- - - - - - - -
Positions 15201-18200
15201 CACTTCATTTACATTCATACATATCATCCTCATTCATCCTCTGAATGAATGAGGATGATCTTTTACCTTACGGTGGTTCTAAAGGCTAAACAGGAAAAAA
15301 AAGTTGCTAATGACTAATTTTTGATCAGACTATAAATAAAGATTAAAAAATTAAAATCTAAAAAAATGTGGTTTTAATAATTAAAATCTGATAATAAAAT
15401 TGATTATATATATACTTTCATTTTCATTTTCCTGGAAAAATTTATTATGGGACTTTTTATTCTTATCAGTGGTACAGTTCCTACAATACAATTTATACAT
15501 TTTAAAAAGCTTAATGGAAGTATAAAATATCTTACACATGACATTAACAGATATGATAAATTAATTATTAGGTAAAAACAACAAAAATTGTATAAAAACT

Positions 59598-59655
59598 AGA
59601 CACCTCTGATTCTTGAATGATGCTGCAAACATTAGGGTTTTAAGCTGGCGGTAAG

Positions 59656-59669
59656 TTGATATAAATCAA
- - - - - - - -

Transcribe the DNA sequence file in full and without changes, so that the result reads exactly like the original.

Positions 15201-18200
15201 CACTTCATTTACATTCATACATATCATCCTCATTCATCCTCTGAATGAATGAGGATGATCTTTTACCTTACGGTGGTTCTAAAGGCTAAACAGGAAAAAA
15301 AAGTTGCTAATGACTAATTTTTGATCAGACTATAAATAAAGATTAAAAAATTAAAATCTAAAAAAATGTGGTTTTAATAATTAAAATCTGATAATAAAAT
15401 TGATTATATATATACTTTCATTTTCATTTTCCTGGAAAAATTTATTATGGGACTTTTTATTCTTATCAGTGGTACAGTTCCTACAATACAATTTATACAT
15501 TTTAAAAAGCTTAATGGAAGTATAAAATATCTTACACATGACATTAACAGATATGATAAATTAATTATTAGGTAAAAACAACAAAAATTGTATAAAAACT

Positions 59598-59655
59598 AGA
59601 CACCTCTGATTCTTGAATGATGCTGCAAACATTAGGGTTTTAAGCTGGCGGTAAG

Positions 59656-59669
59656 TTGATATAAATCAA